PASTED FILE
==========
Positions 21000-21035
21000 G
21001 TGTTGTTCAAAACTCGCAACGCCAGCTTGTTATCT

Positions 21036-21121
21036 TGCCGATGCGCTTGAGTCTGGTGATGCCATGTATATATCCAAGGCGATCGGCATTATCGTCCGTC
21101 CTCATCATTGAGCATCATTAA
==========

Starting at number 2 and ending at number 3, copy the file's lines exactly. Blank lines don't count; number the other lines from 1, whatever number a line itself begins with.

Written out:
21000 G
21001 TGTTGTTCAAAACTCGCAACGCCAGCTTGTTATCT